Journal of Behavioral Medicine

, Volume 12, Issue 3, pp 309–320 | Cite as

A longitudinal study of the contribution of dental experience to dental anxiety in children between 9 and 12 years of age

  • Patricia Murray
  • Andrée Liddell
  • John Donohue


Dental records of a group of children of both sexes were examined systematically over a period of 3 years to determine if the quantity and quality of their dental experience would be associated with increases in dental anxiety. The study was a follow-up of an earlier cross-sectional survey in which older children had demonstrated increases in dental anxiety with age. According to the evidence obtained from their dental records, the children were divided into four groups depending on their patterns of attendance (regular/irregular) and whether or not they had received invasive treatment. The results indicated that children who did not receive invasive treatment during the period under scrutiny were significantly more anxious than those who had. On the other hand, the dental anxiety of children who attended regularly and received invasive treatment did not change significantly. This applied to boys and girls alike.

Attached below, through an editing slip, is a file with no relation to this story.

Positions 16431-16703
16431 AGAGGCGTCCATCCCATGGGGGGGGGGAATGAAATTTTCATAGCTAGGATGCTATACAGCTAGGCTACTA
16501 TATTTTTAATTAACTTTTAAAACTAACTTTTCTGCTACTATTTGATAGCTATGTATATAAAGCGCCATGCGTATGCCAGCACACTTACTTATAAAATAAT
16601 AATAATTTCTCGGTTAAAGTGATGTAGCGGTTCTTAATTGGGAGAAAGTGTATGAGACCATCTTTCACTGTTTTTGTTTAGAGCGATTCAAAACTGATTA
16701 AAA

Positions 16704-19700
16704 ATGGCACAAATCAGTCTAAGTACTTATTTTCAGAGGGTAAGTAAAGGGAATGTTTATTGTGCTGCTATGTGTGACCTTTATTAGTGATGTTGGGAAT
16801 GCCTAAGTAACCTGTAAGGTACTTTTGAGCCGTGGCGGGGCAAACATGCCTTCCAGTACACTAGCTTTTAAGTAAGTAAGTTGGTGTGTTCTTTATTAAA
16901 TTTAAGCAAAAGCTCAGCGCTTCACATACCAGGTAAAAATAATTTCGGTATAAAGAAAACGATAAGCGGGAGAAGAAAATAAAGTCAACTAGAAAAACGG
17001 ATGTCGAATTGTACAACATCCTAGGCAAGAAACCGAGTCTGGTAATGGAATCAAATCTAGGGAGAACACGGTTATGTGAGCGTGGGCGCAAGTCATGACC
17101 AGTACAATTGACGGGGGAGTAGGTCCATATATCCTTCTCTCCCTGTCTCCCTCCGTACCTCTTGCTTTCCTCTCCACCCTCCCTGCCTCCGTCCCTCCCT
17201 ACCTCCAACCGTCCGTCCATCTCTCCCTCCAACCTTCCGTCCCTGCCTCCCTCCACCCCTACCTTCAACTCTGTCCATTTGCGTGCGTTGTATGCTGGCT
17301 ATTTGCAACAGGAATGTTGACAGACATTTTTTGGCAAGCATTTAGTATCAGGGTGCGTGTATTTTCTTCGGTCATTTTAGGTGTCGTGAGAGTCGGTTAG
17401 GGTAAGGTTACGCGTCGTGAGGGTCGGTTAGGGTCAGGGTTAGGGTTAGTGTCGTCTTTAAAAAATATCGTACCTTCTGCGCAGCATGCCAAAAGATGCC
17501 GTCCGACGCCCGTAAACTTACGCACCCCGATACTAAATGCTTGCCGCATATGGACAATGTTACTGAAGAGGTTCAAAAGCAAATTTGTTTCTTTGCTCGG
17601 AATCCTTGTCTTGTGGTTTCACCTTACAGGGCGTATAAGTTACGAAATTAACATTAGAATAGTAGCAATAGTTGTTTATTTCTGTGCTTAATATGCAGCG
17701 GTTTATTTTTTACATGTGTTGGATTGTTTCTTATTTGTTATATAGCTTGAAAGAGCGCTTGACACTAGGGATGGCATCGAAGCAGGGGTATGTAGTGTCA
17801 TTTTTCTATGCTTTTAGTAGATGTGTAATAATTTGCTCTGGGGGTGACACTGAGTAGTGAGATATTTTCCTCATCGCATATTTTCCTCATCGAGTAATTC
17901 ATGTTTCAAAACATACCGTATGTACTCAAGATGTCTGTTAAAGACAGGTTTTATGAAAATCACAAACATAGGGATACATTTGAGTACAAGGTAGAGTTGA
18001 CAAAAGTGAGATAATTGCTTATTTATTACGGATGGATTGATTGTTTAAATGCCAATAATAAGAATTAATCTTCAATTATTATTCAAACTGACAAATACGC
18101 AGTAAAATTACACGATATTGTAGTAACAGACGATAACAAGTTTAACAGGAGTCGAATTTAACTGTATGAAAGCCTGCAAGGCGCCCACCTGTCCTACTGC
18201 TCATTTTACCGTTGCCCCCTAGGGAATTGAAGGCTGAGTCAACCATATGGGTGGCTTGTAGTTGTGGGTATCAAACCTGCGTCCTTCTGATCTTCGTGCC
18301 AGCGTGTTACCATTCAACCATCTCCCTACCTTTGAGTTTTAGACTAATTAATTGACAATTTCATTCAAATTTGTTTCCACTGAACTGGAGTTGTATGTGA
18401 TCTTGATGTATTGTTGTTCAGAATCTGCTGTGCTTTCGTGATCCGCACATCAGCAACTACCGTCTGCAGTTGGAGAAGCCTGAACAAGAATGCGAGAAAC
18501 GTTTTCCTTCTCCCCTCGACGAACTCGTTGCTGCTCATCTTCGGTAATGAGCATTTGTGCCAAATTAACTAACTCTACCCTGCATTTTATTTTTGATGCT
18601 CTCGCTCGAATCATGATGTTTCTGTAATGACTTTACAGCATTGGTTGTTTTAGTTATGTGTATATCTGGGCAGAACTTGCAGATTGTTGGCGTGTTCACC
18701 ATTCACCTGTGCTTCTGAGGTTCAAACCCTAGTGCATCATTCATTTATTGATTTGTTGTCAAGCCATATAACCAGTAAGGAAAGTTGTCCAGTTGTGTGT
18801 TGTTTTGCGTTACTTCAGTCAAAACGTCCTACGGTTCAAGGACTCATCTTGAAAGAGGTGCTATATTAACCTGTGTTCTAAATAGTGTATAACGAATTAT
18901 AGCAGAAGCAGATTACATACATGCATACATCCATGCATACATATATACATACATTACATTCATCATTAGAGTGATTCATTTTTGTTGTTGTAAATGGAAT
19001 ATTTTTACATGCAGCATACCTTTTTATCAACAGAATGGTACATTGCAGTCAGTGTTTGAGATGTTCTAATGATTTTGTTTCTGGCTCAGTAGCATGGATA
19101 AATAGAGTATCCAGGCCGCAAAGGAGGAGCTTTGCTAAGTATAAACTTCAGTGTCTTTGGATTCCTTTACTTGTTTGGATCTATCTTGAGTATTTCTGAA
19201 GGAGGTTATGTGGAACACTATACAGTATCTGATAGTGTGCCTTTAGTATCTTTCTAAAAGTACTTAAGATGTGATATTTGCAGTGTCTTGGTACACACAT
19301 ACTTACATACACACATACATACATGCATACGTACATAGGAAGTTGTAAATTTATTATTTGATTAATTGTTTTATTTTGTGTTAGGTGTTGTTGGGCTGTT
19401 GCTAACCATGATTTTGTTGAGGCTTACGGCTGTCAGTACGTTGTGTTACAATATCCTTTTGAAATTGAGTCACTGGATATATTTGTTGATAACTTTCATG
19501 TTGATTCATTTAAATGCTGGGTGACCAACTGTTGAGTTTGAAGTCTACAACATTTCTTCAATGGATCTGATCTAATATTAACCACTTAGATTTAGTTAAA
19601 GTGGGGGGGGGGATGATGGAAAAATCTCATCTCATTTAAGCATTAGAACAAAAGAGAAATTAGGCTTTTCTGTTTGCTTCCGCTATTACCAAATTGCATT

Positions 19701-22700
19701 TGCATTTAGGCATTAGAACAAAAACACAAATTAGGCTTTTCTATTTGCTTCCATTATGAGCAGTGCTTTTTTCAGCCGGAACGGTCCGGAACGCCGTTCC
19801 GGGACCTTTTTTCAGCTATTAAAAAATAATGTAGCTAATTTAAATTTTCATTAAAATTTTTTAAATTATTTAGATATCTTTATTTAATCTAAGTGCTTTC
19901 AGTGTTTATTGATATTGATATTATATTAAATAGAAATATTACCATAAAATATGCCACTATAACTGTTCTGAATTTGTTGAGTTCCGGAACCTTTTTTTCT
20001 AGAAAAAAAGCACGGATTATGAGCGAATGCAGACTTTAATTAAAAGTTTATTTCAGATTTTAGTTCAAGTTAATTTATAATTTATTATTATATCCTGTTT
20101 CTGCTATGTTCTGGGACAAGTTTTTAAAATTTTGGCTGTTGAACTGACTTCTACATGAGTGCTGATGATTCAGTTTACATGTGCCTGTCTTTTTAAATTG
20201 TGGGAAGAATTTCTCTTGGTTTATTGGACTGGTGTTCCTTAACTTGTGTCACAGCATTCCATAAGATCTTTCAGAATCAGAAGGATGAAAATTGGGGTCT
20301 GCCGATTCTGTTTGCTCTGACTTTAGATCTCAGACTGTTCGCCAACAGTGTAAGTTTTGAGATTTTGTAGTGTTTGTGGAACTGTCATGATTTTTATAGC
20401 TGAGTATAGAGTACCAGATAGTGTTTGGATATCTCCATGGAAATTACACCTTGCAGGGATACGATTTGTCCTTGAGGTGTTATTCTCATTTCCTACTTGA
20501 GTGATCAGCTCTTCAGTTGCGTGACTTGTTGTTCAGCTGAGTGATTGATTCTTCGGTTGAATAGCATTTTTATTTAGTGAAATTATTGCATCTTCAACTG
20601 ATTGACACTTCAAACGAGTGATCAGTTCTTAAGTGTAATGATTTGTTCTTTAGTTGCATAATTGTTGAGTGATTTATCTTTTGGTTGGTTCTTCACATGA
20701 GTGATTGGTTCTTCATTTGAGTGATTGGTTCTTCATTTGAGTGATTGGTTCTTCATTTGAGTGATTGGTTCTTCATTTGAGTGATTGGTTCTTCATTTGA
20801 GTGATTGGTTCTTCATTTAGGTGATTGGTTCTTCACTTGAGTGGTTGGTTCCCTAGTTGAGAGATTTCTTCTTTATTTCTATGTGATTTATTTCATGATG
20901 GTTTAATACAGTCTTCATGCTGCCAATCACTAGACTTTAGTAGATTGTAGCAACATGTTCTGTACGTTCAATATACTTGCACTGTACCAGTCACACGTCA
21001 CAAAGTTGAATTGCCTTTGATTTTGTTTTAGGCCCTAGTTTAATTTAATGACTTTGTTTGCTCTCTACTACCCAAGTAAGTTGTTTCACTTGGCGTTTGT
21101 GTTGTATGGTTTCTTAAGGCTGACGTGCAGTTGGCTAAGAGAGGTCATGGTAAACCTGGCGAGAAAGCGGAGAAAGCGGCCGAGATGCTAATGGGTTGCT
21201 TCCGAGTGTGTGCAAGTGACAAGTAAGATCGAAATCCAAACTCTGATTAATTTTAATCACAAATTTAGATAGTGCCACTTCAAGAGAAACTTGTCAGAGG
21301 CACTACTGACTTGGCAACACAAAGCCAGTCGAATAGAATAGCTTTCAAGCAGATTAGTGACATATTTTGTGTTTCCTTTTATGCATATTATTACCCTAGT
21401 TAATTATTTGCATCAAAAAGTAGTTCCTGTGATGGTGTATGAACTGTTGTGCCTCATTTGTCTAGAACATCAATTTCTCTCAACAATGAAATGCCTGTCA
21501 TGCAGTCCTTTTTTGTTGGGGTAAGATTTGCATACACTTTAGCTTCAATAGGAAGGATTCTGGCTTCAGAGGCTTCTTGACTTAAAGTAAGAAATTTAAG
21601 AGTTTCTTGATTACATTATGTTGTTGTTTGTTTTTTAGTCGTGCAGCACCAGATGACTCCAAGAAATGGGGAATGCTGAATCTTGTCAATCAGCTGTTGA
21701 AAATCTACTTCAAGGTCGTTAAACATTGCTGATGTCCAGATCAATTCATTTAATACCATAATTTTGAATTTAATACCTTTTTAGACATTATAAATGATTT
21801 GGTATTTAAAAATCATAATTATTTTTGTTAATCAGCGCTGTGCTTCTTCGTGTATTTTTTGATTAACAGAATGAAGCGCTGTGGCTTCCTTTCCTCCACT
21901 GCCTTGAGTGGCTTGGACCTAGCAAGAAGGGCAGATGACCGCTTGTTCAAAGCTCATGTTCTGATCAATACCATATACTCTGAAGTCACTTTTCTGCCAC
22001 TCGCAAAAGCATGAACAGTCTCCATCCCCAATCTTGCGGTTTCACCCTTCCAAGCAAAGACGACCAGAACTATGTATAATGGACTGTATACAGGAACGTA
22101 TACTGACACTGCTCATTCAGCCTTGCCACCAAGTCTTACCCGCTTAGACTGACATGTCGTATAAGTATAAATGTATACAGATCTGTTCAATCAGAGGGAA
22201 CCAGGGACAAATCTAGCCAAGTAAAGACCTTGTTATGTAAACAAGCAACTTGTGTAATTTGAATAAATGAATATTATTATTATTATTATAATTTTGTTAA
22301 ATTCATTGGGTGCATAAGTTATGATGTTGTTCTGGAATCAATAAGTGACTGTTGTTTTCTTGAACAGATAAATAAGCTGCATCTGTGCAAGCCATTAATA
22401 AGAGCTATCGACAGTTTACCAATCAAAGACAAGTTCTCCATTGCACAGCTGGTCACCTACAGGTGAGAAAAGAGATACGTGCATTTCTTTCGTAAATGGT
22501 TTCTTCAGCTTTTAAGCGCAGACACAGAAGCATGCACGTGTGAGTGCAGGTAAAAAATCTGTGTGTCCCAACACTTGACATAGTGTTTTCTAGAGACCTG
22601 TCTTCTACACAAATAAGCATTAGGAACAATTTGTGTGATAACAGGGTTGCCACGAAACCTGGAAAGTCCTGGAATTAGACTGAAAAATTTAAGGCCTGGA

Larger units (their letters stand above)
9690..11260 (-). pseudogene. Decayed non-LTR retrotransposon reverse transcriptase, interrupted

Key words

dental anxiety children sex differences attendance invasive treatment 


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Copyright information

© Plenum Publishing Corporation 1989

Authors and Affiliations

  • Patricia Murray
  • Andrée Liddell
  • John Donohue

There are no affiliations available

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